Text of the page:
IntroductionCan ecological measures be used to glean information about music, and perhaps music trends? This post explores the possible use of the Shannon Diversity Index as a means to understand diversity within the "lyrical ecosystem."
MethodsA list of List of Billboard Year-End number-one singles (1) was used for the data collection portion of this project. Excluded from the study was 1948's hit, "Twelfth Street Rag" by Pee Wee Hunt. It is an instrumental with no lyrics to study.
Length is the song length in seconds as measured by the first video to show up on a YouTube Search, with preference given to anything shown to be "official."
Unique words and total words are from song lyrics that were pulled from Google's lyric search. Where lyrics weren't available Genius.com was used. Grunts, moans, yeahs, na-na-nas are all counted if they are found within the lyrics as provided by the stated sources.
Words per second is a measure of total words divided by song length. Repetition is a measure of total words divided by unique words where a score of 1 would be no repetition and a higher score shows more repetition of words.
The Shannon-Wiener diversity index is a measure of diversity used in ecology that combines species richness (the number of species in a given area) and their relative abundances. It tells the level of diversity in that particular area, giving us the ability to say if the diversity is low (a low number) or high (a high number).
LengthBefore the release of "Hey Jude" in 1968, average song length was 172 seconds roughly. After its release average song length went up to 255 seconds, a full 1:23 longer.
The longest song, Elton John's 1997 hit, "Candle in the Wind 1997 / Something About the Way You Look Tonight" weighs in at a lengthy 492 seconds, nearly 4 standard deviations above the mean. "All Shook Up" by Elvis Presley (1957) is 119 seconds and 1.66 standard deviations below average.
Words per SecondPrior to "Call me" in 1980 the average number of words per second in a song was about 1 word per second of music. After 1980, the average has been 1.68. There is not a strong correlation to year and words per second (R² 0.255).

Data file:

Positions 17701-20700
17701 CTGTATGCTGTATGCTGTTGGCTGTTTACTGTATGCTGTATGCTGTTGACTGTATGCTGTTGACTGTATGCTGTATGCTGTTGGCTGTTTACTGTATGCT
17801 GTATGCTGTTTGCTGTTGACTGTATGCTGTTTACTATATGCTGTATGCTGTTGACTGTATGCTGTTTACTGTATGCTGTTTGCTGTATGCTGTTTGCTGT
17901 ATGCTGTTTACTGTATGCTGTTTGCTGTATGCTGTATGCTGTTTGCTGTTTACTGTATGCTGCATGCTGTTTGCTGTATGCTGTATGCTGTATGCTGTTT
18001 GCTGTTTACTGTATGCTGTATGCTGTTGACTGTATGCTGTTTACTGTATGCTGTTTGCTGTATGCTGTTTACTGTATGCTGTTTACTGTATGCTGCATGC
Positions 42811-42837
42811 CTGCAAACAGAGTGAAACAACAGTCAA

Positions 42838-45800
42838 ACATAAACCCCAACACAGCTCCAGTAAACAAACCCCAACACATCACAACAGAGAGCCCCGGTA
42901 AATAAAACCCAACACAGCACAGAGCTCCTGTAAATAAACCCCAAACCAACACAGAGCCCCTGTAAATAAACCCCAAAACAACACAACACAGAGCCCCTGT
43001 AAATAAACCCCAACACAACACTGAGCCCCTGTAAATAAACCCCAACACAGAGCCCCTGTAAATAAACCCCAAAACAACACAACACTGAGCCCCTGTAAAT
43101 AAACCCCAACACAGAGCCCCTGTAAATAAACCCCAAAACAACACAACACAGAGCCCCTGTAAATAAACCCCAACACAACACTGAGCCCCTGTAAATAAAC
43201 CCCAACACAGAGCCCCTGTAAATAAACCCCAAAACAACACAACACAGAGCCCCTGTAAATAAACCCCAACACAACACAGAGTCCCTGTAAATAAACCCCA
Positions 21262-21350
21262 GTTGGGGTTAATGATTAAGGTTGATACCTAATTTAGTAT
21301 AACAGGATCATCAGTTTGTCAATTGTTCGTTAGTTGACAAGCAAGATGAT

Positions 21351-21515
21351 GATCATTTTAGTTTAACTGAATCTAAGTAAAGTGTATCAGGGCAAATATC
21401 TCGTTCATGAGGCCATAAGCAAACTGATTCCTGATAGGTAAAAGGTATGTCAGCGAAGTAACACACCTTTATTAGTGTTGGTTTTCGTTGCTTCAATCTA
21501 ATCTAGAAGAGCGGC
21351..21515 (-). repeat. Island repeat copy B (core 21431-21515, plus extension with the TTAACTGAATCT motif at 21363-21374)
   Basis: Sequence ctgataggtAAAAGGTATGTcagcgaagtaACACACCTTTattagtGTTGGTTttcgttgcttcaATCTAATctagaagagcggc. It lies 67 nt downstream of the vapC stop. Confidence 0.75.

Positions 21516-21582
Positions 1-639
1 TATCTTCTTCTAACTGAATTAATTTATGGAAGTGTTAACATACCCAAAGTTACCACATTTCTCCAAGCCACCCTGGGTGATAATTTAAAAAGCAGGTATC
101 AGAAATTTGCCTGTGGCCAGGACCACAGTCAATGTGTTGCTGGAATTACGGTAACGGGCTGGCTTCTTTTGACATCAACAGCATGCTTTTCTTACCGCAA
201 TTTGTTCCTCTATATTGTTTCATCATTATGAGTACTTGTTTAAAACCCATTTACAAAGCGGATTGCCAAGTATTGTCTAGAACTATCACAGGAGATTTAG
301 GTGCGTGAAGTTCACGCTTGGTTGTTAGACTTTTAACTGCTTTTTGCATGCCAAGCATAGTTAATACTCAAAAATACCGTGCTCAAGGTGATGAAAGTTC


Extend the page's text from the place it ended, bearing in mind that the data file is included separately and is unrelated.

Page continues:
Unique WordsPrior to Fitty's 2003 hit, "In Da Club", the number of unique words per song was roughly 83. After that the average number of words per song jumped to around 149. Old Town Road in 2019 broke the new trend and dropped the number back down to 73 unique words. It is noteworthy that the top five unique word songs are all rap and hip hop.
Can you believe that "Believe" (1999) has only 12 unique words, making it the least diverse song lyrically? "Thrift Shop" (2013) has most unique words at 276.
Total WordsThe trend for total words has generally been growing (R² 0.462) throughout the observed years. "Hey Jude" in 1968 may be a distinct break point, but by the 1980's hit, "Call me", the trend was very much underway.
The fewest words in a song falls to "Song from Moulin Rouge" (1953). This is another outlier within the dataset. The song's lyrics do not begin until the 1:36 mark, which is at least partially why this is the case. The most words in a song is awarded to "Low" (2008), but 65 of those words are "low".
"Song from Moulin Rouge" (1953) finds itself with a record minimum words per second and Mariah Carey wastes no time fitting 650 words into a song 203 seconds long landing her the most words per second within the dataset.
RepetitionThe true outlier of this entire dataset is Cher's 1999 hit, "Believe." It skews the entire dataset for so many variables, but especially for repetition with its score 23 being an average of how many times you hear each word of the song. The word "you" is repeated in the song 47 times; "I'm" 38 times; "too" 38 times; "good" 38 times.
The least repetitious song is Cherry Pink and Apple Blossom White by Perez Prado (1955). Its lyrics appear closer to our traditional notion of a poem than perhaps any of the other songs on the list.
Shannon Diversity IndexThere is a minor correlation between songs decreasing in Shannon Diversity over time (R² 0.335).
Cher's "Believe" (1999) again makes the outlier list with it having the lowest Shannon Diversity Index. In terms of an ecosystem comparison, this is on par with a Walmart parking lot. The Way We Were, by Barbra Streisand (1974) ranks highest in the Shannon Diversity Index.
DiscussionThis is the part of the post where I pick on "Believe" for a while. Look, we all lived through 1999, and despite us not realizing that it would be another 21 years before the world ended, we were all riding on the "Party like it's 1999" high. Maybe that accounts for our lack of interest in a diverse hit song.
Aside from pure statistical significance, there are certainly a number of interesting outlier songs that are worth mention. "Hey Jude" broke the trend of short songs. "Call Me" was more about its lyrics than its music, and began a trend opposite of "Song from Moulin Rouge".